While the pink triangle, rainbow flag, and the Human Rights Campaign equal symbol are proudly displayed today, there was a time when the community was unified by codes that served as identifiers. Fashion is the most easily recognizable code, such as the wearing of an earring for a gay man or a second earring for a lesbian, although, in all honesty, a man wearing an earring in a barbershop crew-cut era really wasn’t hiding much. Among verbal codes, the term “Friend of Dorothy” (or “Friend of Mrs. King” in England) dates back to World War II and was a subtle way for those whose gaydar was going crazy to inquire; to ask if one was a friend of Dorothy was tantamount to asking “are you a queer?”


cover art

Gay-2-Zee: A Dictionary of Sex, Subtext, and the Sublime

Donald F. Reuter

(St. Martin’s Press; US: May 2006)

Donald F. Reuter’s excellent reference book Gay-2-Zee: A Dictionary of Sex, Subtext, and the Sublime notes that the phrase has two possible origins, the first being the obvious reference to Dorothy in The Wizard of Oz, played by gay icon Judy Garland (one wonders if Shirley Temple had landed the part, as originally hoped for, whether we’d be Friends of Esther, after Judy’s iconic performance as Esther Blodgett). The second reference is to biting humorist and wit Dorothy Parker, who was a “fag hag” extraordinaire, long before it became popular to be one. It’s not an unlikely leap to assume that the phrase started as a description of Parker’s circle of friends, but gained popularity throughout the US in the ‘40s as gay men unfamiliar with Parker’s social life assumed it was an Oz reference.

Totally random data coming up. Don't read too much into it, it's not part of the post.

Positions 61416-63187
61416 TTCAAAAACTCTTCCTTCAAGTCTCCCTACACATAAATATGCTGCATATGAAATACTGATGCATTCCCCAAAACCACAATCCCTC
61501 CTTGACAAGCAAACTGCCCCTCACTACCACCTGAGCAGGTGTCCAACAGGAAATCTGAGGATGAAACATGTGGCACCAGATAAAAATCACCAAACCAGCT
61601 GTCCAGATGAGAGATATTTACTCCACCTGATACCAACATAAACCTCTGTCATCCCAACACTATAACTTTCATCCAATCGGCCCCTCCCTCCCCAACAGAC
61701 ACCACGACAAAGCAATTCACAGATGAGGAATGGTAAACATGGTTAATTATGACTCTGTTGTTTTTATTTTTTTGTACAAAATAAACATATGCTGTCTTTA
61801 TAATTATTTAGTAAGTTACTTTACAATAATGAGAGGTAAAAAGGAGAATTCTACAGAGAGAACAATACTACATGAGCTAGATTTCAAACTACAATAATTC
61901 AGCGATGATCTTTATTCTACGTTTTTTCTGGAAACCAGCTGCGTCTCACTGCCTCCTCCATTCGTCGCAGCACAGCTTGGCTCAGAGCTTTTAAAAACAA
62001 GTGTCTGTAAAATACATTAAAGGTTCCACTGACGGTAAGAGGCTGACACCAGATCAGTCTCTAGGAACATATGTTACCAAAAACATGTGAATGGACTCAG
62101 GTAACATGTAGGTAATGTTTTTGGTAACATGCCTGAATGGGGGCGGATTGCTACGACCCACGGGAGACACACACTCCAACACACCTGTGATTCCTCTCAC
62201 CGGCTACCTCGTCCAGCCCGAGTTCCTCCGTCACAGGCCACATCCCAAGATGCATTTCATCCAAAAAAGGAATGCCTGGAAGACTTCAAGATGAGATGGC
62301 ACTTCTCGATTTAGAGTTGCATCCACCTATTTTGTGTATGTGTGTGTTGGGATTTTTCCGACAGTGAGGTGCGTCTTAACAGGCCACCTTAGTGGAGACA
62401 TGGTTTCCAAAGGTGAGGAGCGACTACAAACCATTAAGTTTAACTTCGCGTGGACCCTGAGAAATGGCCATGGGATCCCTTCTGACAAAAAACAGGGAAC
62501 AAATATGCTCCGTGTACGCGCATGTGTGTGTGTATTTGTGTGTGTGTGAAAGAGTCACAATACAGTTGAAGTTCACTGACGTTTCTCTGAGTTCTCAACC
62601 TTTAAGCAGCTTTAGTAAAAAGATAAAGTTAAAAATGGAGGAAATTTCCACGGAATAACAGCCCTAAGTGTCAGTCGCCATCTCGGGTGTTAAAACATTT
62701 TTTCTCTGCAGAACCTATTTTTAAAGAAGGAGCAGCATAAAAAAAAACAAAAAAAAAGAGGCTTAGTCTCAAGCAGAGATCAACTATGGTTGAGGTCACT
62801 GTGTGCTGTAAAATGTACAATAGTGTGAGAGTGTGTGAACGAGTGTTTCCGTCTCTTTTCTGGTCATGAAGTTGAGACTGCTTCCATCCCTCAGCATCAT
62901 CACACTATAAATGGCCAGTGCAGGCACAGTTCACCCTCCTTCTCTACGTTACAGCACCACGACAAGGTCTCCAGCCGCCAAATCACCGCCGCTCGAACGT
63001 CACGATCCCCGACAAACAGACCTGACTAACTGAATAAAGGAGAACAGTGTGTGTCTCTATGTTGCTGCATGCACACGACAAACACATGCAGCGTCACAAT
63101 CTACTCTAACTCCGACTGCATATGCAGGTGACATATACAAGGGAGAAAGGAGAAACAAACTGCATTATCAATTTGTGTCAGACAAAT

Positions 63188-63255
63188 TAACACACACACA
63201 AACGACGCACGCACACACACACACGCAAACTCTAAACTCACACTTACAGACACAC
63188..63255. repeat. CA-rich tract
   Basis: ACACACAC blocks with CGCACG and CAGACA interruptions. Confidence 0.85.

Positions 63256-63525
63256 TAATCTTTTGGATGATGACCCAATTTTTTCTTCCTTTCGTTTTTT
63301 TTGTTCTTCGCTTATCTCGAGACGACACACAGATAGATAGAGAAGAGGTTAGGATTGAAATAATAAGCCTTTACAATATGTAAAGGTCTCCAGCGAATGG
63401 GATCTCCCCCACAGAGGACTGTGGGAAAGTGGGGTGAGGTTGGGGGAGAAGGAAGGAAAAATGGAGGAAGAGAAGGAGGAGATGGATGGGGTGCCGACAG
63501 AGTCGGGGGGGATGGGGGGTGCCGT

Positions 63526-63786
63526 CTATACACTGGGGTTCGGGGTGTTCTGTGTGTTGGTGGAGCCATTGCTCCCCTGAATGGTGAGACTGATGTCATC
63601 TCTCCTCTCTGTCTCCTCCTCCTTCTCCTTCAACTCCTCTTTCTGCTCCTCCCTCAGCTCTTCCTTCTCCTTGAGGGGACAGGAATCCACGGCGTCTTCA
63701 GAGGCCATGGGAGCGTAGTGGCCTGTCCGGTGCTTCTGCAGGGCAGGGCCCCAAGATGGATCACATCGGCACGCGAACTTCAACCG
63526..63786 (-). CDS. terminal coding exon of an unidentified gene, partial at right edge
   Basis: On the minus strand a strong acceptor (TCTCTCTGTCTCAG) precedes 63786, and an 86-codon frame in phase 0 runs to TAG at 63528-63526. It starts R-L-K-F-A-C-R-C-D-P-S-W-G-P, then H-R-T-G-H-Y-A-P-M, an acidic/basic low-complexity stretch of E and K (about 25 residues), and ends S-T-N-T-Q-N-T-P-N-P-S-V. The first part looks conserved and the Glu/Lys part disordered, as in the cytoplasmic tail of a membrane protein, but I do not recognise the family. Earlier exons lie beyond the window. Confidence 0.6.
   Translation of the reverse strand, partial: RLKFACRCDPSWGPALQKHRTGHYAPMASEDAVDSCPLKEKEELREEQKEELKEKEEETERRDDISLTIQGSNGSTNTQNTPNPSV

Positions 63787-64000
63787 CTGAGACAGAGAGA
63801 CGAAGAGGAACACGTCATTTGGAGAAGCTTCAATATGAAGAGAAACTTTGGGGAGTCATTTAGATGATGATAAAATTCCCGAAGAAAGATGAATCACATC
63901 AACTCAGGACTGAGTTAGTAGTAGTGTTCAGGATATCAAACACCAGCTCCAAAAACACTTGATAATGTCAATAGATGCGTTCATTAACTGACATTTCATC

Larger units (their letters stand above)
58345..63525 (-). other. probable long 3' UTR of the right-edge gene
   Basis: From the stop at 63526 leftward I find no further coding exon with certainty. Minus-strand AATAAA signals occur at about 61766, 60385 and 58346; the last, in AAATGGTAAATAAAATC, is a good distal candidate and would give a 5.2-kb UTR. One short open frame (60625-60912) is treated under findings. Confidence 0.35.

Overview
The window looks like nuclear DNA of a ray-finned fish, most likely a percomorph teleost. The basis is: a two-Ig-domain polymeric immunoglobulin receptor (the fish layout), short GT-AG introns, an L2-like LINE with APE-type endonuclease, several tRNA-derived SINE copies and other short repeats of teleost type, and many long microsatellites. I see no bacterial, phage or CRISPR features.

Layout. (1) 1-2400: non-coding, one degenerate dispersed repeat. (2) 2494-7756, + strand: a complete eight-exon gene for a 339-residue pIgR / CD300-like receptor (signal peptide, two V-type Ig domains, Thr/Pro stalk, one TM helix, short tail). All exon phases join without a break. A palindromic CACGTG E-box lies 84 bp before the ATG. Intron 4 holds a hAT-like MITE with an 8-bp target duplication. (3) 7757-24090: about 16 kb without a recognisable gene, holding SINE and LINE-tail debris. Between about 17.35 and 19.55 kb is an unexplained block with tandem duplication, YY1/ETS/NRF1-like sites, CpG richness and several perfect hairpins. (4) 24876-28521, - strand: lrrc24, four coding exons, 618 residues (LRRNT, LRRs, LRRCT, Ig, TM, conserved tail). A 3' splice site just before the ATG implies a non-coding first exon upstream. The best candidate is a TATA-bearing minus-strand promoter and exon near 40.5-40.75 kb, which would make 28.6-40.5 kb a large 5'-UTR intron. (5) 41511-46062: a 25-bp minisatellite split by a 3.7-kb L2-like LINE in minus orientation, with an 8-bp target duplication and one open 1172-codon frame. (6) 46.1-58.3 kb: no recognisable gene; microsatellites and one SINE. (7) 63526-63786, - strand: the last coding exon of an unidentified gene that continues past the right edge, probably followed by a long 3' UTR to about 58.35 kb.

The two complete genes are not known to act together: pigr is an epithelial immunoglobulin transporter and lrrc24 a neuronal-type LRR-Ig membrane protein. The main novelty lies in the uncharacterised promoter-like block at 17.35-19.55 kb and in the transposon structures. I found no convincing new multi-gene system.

For women, the term “Boston Marriage” was historically used, although it applied only to women who were in long-term relationships. Originating in Henry James’ novel The Bostonians, the phrase has been applied to the relationships of such women as Nobel Peace Prize winner Jane Addams. Shortly thereafter, the terms “butch” and “femme” emerged, used to describe whether a woman was masculine or feminine in appearance and behavior, as well as the role she may play in her relationship. The two words grew in popularity during the ‘40s, around the same time as “Friend of Dorothy”, most likely because the war effort forced women into new domestic and military jobs where they were around lots of other women… and with the hubby off fighting, what’s a woman to do? However, “butch” and “femme” have been criticized in more recent years, as they stereotype lesbian relationships as mirrors of traditional heterosexual relationships.


From these more general terms, we have generated a slew of specific identifiers, used to label particular members of the community: lipstick lesbian (a feminine looking lesbian), bear (heavy-set hairy gay man), otter (thin hairy man), Saturday night lesbian (a lesbian who pretends to be straight during the week, most often for work reasons), twink (young-looking and acting gay male), twunk (a twink with muscles), baby butch (young masculine-looking lesbian), and on and on and on. Trust me, as immersed and rehearsed as you may be in gay culture, you don’t know them all, as many are regional or antiquated.


Some terms, such as “twink” and “lipstick lesbian” have become known in heterosexual culture, as well, but still aren’t universally understood, which leads to a word of advice: if you’re bi-curious and looking to experiment, it pays to know the difference between “top” and “bottom” or “butch” and “femme”. It can prevent some awkward “You wanna do WHAT?” moments.


Perhaps one of the most complex codes used within the LGBT community is the Hanky Code, a system that developed popularity in the ‘70s as a means for gay men to not only identify one another, but to identify sexual interests. Handkerchiefs were a more detailed code than had been previously used by gay men—the dangling of one’s keys outside of either the left or right pocket. The Hanky Code is widely believed to have originated in San Francisco after the Gold Rush of the 19th century, which just goes to show that Frisco has been a gay mecca since before anyone in the US knew what a “mecca” was.